I get asked a lot about early mornings, too. Gracie sleeps from 7:30pm until 7:00am. And she’s in a crib, so as soon as she calls out, we go in and get her. She’s pretty easy. Bean Man went through this terrible period of time from about 18 months old until 2 years old when he was waking up at 4:30 or 5:00 every morning. It was BRUTAL! For everyone! He was exhausted, really. It was too early for his body to be awake. But since he was relatively new at potty training, his body just couldn’t hold it longer than that. So, he’d wake up to go potty (which was awesome considering the alternative was an accident every morning at 4:30), and his little body thought he was awake for the day. We couldn’t just tell him to go back to bed, either, because he technically WAS doing the right thing. He had to go potty, and he was telling us. Good boy! But we had to figure out how to get him to go back to bed.
We explained to Bean that we didn’t get up and play until the sun came up. So, if he got up to go potty and the sun wasn’t out yet, then he had to go back to bed, but he could play in his bed, just like at bedtime. He had to be quiet and he had to stay in his bed. Then, as soon as the sun came out, he could get up. Another thing we did in the mornings was to turn on his light and let him play quietly in his room until the rest of the family woke up. But, just like with bedtime, there were consequences. If he called out to us (for anything other than potty), I would turn his light off. He had to play quietly and on his own, otherwise he had to go back to bed. That took about a month to get that routine to stick, and then it lasted another two months, probably. Now, if he gets up early to go potty (sometimes he still gets up around 6:00), he goes right back to bed because his body is used to sleeping longer now. He gets up for good around 7:00.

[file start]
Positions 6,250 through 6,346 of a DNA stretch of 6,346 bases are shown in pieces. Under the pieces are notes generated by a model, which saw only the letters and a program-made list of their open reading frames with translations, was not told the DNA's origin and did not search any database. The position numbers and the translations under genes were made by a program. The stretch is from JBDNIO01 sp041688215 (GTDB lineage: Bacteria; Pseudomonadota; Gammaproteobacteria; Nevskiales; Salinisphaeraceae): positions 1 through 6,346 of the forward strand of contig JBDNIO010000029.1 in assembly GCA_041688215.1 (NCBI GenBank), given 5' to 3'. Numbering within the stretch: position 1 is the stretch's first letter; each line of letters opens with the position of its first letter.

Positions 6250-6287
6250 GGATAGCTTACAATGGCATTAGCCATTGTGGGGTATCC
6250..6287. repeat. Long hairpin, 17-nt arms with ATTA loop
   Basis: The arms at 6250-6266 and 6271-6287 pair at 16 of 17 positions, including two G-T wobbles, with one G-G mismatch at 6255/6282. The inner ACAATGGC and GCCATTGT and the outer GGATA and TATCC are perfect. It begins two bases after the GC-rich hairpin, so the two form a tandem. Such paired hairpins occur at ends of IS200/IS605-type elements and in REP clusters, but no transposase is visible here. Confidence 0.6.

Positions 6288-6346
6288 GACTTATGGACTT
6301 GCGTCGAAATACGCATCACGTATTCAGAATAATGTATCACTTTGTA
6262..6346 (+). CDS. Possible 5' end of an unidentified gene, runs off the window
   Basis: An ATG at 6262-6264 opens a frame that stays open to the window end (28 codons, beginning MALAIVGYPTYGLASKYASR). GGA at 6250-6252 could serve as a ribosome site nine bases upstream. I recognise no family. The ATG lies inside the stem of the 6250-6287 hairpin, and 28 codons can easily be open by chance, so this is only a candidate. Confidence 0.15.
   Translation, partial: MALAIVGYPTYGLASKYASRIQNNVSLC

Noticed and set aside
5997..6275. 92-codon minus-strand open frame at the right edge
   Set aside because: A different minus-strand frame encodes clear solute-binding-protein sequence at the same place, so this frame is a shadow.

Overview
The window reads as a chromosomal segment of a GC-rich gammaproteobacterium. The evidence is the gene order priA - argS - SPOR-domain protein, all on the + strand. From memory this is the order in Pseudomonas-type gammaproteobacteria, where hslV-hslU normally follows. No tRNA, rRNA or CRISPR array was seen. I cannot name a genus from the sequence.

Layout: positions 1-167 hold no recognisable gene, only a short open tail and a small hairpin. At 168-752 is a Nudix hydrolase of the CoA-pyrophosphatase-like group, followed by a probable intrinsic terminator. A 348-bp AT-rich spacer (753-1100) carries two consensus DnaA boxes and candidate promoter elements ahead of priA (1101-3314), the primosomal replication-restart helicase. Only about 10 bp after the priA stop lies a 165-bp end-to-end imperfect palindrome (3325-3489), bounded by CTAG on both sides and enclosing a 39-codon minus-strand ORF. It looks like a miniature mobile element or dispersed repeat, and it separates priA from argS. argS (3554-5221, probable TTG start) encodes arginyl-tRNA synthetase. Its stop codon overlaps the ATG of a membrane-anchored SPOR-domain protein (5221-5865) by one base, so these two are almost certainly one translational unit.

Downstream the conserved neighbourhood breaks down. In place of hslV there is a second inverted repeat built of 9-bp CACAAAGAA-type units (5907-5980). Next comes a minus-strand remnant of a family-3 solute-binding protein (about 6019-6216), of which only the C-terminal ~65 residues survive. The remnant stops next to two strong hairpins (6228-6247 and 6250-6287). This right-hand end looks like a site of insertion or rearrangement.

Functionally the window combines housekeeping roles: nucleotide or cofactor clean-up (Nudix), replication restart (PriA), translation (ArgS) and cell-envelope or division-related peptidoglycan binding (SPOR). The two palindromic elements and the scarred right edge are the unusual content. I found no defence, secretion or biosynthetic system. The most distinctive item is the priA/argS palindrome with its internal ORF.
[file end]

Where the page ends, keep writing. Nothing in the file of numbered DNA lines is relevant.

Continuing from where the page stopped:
Our kids are like any other kids, and there are little kinks in their system. Periods of time when we have to adjust to their phase or needs, but adjusting to them doesn’t mean changing our routine. We might have to add things or try new things, but the routine stays in place. And that makes it easy to alter their behaviors because they know what we expect. It is also helpful because we know what to expect from them, too, and it helps us keep tabs on them. For example, I always knew when Gracie had an ear infection because she would cry when she went to bed, sometime she never did on a normal routine. The great thing about a routine, too, is that it’s never too late to start one! Just set your routine, and then stick with it. No matter how many fits are thrown or tears are cried. That won’t last forever. You just have to stick it out long enough for them to understand that no matter what their actions are, the routine will still be the same. After they realize that, they give up the fight.